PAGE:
Top linguists from diverse fields address language varieties in the South.
Language Variety in the South Revisited is a comprehensive collection of new research on southern United States English by foremost scholars of regional language variation. Like its predecessor, Language Variety in the South: Perspectives in Black and White (The University of Alabama Press, 1986), this book includes current research into African American vernacular English, but it greatly expands the scope of investigation and offers an extensive assessment of the field. The volume encompasses studies of contact involving African and European languages; analysis of discourse, pragmatic, lexical, phonological, and syntactic features; and evaluations of methods of collecting and examining data. The 38 essays not only offer a wealth of information about southern language varieties but also serve as models for regional linguistic investigation.
PrefaceAcknowledgmentsPerspectives on Language Variety in the SouthLanguage Variety in the South: A Retrospective and AssessmentMontgomeryMichaelSouthern American English: A ProspectiveBaileyGuyLanguage Contact with Emphasis on the African DiasporaEarlier Black English RevisitedW. SchneiderEdgarAn Early Representation of African-American EnglishCooleyMarianneChallenges and Problems of Recorded InterviewsP. BrewerJeutonneThe Variable Persistence of Southern Vernacular Sounds in the Speech of Inner-City Black DetroitersF. EdwardsWalterSouthern Speech and Self-Expression in an African-American Woman's StoryJohnstoneBarbaraAmbrose Gonzales's Gullah: What It May Tell Us about VariationWyly MilleKatherineGullah's Development: Myth and Sociohistorical EvidenceS. MufweneSalikokoThe African Contribution to Southern States EnglishFeaginCrawfordColonial Society and the Development of Louisiana CreoleKlinglerTomCode-Switching and Loss of Inflection in Louisiana FrenchD. PiconeMichaelEthnic Identity, Americanization, and Survival of the Mother Tongue: The First- vs. the Second-Generation Chinese of Professionals in MemphisK. L. ChingMarvinKungHsiang-tePhonological, Morphosyntactic, Discourse, and Lexical FeaturesThe Sociolinguistic Complexity of Quasi-Isolated Southern Coastal CommunitiesWolframWaltSchilling-EstesNatalieHazenKirkCraigChrisPronunciation Variation in Eastern North CarolinaSouthardBruceVariation in Tejano English: Evidence for Variable Lexical PhonologyBayleyRobertRule Ordering in the Phonology of Alabama-Georgia ConsonantsC. TaylorWilliamSolidarity Cues in New Orleans EnglishAnne ColesFeliceSocial Meaning in Southern Speech from an Interactional Sociolinguistic Perspective: An Integrative Discourse Analysis of Terms of AddressE. DaviesCatherineThat Muddy Mississippi of Falsehood Called HistoryWeatherlyJoan“Pictures from Life's Other Side”: Southern Regionalism in Hank Williams's Luke the Drifter RecordingsL. WilmethThomasThe Evolution of Ain't in African-American Vernacular EnglishMaynorNatalieAuntie(-man) in the Caribbean and North AmericaR. ButtersRonaldThe South in DAREMetcalfAllanDARE: Some Etymological PuzzlesG. CassidyFredericExpletives and Euphemisms in DARE: An Initial Lookvon SchneidemesserLuanneLAGS and DARE: A Case of MutualismH. HallJoanMethods of Sampling, Measurement, and AnalysisThe South: The TouchstoneR. PrestonDennisHow Far North Is South? A Critique of Carver's North-South Dialect BoundaryC. FrazerTimothyRegional Vocabulary in MissouriM. LanceDonaldB. FariesRachelGeographical Influence on Lexical Choice: Changes in the 20th CenturyJohnsonEllenGenerating Linguistic Feature Maps with StatisticsA. KretzschmarWilliamQuantitative Mapping Techniques for Displaying Language Variation and ChangeWikleTomThe Role of Social Processes in Language Variation and ChangeTilleryJanAn Ethnolinguistic Approach to the Study of Rural Southern AAVECukor-AvilaPatriciaSpeaking Maps and Talking Worlds: Adolescent Language Usage in a New South CommunityH. DavisBoydSmilowitzMichaelNeelyLeahResolving Dialect Status: Levels of Evidence in Assessing African-American Vernacular English FormsWolframWaltUnderstanding BirminghamLabovWilliamAshSharonReferencesContributorsIndex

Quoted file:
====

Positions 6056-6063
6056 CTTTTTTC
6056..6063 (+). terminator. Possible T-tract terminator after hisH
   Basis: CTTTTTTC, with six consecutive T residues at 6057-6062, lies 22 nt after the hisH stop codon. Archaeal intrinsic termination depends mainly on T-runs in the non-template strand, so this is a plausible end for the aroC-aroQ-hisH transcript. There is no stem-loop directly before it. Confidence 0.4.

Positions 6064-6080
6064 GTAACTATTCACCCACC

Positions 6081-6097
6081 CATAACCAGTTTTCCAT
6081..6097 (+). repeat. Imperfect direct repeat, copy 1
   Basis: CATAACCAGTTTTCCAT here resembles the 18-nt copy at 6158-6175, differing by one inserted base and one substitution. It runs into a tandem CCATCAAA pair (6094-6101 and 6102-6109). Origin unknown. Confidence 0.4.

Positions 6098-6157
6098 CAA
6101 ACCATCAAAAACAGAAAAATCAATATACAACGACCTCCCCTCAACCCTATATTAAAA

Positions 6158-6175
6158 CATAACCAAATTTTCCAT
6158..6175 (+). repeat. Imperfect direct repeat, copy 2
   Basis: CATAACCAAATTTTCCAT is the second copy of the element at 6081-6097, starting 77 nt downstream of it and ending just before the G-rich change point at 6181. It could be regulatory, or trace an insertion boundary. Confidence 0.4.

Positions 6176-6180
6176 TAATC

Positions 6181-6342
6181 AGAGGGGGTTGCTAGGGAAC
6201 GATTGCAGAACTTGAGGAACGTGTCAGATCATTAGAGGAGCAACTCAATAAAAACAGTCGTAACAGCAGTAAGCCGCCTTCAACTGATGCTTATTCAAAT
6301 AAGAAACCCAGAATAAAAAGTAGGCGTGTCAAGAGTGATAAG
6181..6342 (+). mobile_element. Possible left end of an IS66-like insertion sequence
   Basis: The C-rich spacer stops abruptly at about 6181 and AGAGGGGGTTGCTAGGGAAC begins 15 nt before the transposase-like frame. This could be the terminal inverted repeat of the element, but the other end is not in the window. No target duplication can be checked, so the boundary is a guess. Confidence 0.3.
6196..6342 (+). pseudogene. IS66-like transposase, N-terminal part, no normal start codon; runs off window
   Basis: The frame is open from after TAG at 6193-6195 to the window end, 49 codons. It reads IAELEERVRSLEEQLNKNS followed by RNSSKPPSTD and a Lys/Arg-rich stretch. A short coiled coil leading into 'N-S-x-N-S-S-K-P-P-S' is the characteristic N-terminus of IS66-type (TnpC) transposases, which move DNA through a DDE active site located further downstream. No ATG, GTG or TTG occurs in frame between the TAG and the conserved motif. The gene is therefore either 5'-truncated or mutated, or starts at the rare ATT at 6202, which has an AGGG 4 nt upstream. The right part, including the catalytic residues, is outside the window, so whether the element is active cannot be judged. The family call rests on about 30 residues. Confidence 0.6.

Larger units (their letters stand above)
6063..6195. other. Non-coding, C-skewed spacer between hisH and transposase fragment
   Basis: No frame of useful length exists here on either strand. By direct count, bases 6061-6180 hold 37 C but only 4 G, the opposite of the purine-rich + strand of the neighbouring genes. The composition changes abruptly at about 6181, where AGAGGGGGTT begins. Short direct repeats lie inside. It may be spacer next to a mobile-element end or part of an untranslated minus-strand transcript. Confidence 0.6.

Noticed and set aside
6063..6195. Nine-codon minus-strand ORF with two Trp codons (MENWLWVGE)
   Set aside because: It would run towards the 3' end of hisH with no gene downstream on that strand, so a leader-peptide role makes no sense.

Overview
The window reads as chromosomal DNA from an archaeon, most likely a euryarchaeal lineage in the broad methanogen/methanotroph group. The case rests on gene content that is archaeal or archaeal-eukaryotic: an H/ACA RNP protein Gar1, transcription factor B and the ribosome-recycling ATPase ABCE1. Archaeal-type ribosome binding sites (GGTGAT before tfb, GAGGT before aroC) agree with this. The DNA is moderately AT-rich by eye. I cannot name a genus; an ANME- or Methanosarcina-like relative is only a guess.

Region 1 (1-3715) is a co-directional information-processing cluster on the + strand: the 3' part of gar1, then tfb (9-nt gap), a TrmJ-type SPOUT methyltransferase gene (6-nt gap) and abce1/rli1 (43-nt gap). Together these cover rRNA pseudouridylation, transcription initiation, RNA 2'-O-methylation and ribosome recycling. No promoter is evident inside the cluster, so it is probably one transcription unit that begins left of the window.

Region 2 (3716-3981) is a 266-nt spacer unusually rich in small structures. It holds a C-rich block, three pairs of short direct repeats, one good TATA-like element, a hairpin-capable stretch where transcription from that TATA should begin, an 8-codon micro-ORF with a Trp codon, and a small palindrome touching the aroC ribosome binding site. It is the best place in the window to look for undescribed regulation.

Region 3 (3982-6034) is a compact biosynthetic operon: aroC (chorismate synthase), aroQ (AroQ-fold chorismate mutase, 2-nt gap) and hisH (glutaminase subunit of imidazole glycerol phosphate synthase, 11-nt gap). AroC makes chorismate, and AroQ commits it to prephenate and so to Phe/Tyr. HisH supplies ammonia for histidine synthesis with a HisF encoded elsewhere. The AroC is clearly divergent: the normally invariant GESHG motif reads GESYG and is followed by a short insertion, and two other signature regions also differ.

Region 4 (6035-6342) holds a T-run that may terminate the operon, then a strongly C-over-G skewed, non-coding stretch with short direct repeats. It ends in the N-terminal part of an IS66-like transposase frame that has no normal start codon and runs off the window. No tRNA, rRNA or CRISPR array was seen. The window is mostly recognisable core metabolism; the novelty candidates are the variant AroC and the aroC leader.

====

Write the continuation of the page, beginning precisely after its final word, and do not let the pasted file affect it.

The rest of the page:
Cynthia Bernstein is Associate Professor of English, Thomas Nunnally is Associate Professor of English, and Robin Sabino is Assistant Professor of English, all at Auburn University.